From The Son of My Father:

“You are a tragedy, Simeon!” they said.

It was true. Father was a tragedy. My brother Osong was not his spitting image at all. Osong was tall and fair of complexion. His bones were sharp and the hair on his legs was thick and long. He spoke several languages and dialects. He did not drink anything that had alcohol. He smoked American cigars and cigarettes.

Father was small and dark. His bones were soft and the only hair he had was on his head. And it was nothing to brag about, either. He could not read or write.

Stay tuned, dear blog readers. Stay tuned.

 

 

 

Cee’s Fun Foto Challenge: London Smiles

Self just got back from a trip to Ireland and England.

The last week of May, she met up with Amy Toland of Miami University Press and took her to her favorite London restaurant, Chez Nous, 22 Hanway Street. Self has been coming here since 2014, Julie is an amazing cook!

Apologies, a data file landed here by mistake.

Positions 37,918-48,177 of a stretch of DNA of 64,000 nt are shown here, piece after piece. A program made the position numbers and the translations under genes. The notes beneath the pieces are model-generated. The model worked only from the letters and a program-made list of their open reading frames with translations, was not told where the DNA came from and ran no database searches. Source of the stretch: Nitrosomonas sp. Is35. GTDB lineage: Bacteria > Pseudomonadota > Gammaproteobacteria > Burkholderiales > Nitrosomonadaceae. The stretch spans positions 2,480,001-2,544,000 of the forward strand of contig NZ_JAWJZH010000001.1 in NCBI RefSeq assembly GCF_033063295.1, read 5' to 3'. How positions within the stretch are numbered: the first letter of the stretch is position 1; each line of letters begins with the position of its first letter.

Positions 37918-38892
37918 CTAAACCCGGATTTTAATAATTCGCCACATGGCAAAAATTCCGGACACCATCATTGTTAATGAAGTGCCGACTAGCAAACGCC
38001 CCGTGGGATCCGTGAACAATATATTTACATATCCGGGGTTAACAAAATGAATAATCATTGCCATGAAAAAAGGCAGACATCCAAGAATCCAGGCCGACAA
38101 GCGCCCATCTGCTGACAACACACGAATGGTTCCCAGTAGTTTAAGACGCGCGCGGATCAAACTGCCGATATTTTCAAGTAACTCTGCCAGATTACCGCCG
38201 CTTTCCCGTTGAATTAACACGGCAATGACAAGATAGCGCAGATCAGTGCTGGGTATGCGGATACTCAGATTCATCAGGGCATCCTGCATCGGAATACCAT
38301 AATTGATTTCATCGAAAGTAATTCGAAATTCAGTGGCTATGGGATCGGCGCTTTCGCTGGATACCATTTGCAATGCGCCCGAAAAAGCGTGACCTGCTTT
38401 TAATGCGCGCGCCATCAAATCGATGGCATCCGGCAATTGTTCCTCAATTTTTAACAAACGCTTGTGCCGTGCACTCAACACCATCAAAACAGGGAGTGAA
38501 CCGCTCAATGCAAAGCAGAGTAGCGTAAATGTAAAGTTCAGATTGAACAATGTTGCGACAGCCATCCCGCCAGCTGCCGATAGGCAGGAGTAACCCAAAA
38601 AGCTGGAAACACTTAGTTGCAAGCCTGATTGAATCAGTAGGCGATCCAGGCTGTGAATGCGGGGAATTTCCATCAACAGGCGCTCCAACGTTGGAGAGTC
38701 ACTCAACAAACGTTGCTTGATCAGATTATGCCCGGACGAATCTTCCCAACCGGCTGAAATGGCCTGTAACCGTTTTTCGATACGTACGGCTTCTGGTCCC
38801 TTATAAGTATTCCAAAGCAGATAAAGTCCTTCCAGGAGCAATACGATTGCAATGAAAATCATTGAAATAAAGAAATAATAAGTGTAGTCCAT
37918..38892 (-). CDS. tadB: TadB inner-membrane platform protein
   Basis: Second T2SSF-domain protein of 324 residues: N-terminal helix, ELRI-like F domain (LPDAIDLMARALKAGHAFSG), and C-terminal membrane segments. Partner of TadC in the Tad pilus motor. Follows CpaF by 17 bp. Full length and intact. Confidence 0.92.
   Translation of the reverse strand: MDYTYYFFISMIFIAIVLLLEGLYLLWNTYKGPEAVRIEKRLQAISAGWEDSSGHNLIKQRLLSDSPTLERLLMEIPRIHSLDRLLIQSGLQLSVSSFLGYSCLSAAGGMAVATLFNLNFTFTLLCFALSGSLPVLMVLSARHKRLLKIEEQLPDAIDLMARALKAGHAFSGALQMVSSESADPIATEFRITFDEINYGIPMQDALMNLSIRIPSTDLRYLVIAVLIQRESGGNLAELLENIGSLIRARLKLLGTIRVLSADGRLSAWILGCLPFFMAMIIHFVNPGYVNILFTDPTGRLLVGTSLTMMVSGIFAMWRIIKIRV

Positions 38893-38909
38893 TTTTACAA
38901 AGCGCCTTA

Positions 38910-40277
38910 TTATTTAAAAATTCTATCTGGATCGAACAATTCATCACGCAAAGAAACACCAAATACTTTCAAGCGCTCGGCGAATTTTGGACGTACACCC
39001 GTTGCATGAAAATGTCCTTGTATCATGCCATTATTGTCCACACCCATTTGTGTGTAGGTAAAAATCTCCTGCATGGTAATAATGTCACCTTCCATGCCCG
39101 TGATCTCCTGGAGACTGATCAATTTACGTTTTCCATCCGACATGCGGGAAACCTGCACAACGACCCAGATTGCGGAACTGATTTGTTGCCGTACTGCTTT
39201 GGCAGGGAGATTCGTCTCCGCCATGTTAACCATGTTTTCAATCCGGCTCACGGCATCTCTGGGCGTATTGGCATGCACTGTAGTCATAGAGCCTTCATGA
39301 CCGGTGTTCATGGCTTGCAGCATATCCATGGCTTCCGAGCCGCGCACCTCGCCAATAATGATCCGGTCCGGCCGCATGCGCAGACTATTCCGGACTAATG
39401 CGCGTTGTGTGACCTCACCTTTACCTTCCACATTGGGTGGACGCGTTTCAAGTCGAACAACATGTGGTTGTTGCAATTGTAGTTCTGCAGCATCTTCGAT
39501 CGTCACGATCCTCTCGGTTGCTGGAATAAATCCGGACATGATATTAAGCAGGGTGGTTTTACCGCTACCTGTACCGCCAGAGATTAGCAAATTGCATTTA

DSCN9990

Julie, chef of Chez Nous on Hanway Street in London; Amy Toland, Managing Editor of Miami University Press

This cheeky picture of Harry and Meghan was hanging on the wall of a wee cheesecake shop on Drury Street:

DSCN0238

Son was in London for work. Self spent time with her daughter-in-law, Jennie. Here’s Jennie in a London cab:

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Love the prompt from Cee’s Fun Foto Challenge!

Stay tuned.

Back in London!

Prague was very pretty but people do not speak English there.

London is adorable because as usual there is traffic and the skies are grey.

It’s another Bank Holiday. OMG, so many of these! Can someone please explain what is going on?